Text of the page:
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Innovative project to improve dementia care

​An innovative project which is helping patients with dementia to enjoy crafts, reminisce over music and maintain their practical skills is being showcased by Norfolk and Suffolk NHS Foundation​ Trust (NSFT) during a national awareness week.

The activities area at Carlton Court, in Lowestoft, offers service users the chance to get away from the ward environment to take part in activities such as baking, singing, painting and solving puzzles. The space is also used by occupational therapists to help assess patients by designing specific activities based on their own history and life skills.

Staff also regularly arrange themed events to tie in with key dates, such as Easter or Valentine's Day, and were even visited by a pony and made their own hats to mark the Cheltenham Festival.

Their work is being showcased during Dementia Action Week, which runs from 21 to 27 May and is designed to encourage people to take actions – both big and small – to improve the lives of people affected by dementia.

"We first created the activities area around five years ago to offer a social and stimulating space where patients could access person-centered care away from the ward," said Jayne Green, Ward Manager.

"Since then, we've worked hard to further develop the area by providing activities which relate to each individual's life history to help them reach their full potential and maintain their practical skills.

"The area makes the experience of coming into hospital easier for people by providing somewhere outside of a clinical setting where they can relax while also evoking their senses to help them reminisce. We've had some great feedback from relatives, and encourage them to come and join in with sessions taking place during their visits."

Occupational Therapist Debbie Pegrum works closely with Activity Co-ordinators Alison Matthews, Wendy Beckham and Mo Marshall to engage with service users and encourage them to use the activities area.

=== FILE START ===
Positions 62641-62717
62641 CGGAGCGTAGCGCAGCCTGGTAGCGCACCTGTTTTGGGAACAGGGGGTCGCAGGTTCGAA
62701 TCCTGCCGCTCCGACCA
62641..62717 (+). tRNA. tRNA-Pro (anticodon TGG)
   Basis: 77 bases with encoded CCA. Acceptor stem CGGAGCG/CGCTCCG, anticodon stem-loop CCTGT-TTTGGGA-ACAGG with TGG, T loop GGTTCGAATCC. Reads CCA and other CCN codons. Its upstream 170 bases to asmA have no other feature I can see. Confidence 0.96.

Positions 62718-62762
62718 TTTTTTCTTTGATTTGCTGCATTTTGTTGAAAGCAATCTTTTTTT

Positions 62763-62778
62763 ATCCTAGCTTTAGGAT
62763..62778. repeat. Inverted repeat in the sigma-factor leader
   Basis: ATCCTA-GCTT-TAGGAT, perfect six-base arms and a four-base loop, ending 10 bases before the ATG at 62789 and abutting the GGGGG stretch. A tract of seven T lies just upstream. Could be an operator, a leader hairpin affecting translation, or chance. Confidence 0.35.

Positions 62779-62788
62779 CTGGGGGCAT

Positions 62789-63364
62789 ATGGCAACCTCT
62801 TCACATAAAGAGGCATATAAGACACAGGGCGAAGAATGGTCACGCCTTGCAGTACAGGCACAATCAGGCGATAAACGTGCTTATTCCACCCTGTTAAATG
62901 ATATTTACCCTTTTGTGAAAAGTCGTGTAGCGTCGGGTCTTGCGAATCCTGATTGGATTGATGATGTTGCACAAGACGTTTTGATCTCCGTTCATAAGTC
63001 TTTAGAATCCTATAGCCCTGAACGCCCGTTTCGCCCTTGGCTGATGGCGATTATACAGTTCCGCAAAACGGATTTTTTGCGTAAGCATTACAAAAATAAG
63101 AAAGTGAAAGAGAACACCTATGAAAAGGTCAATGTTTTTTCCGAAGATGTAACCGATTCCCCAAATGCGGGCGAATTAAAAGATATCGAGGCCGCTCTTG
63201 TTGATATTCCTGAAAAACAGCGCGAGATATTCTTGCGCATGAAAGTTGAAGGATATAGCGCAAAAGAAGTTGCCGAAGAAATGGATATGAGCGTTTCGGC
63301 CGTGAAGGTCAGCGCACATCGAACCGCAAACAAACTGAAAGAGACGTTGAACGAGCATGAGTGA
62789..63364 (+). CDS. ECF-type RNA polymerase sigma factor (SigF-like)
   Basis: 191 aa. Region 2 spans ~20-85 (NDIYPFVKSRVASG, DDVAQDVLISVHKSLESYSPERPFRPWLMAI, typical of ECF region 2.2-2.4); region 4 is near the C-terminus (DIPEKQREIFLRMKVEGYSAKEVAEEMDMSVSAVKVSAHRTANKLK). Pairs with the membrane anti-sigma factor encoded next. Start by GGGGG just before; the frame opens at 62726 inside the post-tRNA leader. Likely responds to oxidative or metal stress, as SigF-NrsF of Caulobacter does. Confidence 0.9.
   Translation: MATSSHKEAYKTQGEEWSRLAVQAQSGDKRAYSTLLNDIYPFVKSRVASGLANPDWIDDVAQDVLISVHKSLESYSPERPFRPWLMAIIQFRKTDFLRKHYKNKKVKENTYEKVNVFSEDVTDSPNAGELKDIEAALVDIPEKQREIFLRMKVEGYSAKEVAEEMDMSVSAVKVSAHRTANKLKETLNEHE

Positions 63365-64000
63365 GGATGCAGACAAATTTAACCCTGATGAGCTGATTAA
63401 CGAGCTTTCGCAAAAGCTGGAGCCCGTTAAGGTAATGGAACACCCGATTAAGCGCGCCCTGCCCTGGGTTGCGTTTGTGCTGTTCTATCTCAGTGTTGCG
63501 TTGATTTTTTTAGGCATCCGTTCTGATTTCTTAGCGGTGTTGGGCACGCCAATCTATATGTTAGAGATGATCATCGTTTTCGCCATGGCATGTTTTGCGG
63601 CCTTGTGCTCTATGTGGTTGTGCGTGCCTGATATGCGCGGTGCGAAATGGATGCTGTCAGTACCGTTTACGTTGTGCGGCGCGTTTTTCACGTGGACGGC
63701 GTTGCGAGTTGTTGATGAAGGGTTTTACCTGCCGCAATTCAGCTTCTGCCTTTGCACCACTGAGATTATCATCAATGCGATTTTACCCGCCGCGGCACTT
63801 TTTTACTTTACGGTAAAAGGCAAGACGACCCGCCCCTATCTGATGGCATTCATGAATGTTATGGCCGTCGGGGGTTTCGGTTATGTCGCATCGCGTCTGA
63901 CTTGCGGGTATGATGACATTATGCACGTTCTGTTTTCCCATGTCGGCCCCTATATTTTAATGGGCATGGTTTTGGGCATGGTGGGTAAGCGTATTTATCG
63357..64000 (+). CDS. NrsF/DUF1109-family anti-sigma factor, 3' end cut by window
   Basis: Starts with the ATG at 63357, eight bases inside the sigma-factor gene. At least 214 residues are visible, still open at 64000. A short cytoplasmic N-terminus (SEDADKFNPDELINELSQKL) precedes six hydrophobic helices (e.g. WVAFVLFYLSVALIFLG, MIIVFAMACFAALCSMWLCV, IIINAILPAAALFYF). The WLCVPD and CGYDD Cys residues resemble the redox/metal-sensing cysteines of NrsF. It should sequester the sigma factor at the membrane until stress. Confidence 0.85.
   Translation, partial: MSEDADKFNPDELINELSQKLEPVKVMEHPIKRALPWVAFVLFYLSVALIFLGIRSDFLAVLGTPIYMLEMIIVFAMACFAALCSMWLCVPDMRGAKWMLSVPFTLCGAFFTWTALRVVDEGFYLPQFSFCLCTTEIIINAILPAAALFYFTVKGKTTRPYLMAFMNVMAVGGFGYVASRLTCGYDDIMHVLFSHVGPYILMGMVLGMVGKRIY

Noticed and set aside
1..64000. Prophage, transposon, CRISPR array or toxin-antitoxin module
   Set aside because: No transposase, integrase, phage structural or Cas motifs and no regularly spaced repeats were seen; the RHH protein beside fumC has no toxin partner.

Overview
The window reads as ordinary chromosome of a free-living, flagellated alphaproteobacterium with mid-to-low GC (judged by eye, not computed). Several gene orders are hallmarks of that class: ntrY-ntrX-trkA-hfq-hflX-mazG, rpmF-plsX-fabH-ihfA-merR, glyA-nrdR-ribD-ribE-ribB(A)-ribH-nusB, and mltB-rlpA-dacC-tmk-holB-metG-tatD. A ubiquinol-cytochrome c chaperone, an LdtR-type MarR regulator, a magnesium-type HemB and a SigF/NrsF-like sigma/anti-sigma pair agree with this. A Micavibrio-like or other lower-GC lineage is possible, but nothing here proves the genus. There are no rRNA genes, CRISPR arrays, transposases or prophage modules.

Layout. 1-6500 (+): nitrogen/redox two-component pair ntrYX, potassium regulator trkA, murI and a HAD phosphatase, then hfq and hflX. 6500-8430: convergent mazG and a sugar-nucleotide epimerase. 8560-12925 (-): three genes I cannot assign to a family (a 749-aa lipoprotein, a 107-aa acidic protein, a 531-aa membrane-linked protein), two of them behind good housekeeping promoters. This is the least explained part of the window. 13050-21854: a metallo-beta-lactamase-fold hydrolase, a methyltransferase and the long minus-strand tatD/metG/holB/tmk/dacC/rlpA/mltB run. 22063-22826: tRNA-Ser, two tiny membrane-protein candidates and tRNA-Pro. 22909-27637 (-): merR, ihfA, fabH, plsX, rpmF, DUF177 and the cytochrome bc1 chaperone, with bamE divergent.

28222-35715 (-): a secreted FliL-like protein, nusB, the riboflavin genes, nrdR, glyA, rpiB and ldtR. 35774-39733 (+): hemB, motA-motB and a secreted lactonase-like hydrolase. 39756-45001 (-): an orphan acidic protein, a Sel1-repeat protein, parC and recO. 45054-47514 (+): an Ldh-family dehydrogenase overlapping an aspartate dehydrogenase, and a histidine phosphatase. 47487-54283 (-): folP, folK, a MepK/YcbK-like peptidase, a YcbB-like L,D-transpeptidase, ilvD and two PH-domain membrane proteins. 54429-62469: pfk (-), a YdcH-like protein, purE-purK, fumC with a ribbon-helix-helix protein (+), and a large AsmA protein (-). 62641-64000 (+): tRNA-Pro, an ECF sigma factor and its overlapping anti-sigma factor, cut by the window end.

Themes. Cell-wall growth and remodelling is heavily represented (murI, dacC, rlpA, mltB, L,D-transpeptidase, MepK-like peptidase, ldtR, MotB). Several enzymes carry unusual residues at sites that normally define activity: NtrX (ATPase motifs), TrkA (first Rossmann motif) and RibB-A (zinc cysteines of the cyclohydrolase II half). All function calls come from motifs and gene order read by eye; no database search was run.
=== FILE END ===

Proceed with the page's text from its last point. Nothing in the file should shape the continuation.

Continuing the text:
She said: "I really love working at the unit. I get to offer one-to-one, personal support to patients, which makes it feel like I am making a real difference. It is also great when you see the patients getting involved and really enjoying the range of activities we offer.

"Patients with dementia can get distressed at times. We find the activities area really helps in those situations as offering them something to do which they enjoy will distract them and have a calming influence.

"Spending time in hospital can also be quite boring, so it's essential to offer people something different to help occupy their minds and keep them stimulated.

"We are working hard with our service users and their families to achieve positive outcomes, and have also introduced sensory items on the wards with visual and tactile pictures on the walls to enable good quality of life."

Caption: Occupational Therapist Debbie Pegrum (standing) is pictured with Activity Co-ordinators (left to right) Mo Marshall, Wendy Beckham and Alison Matthews.

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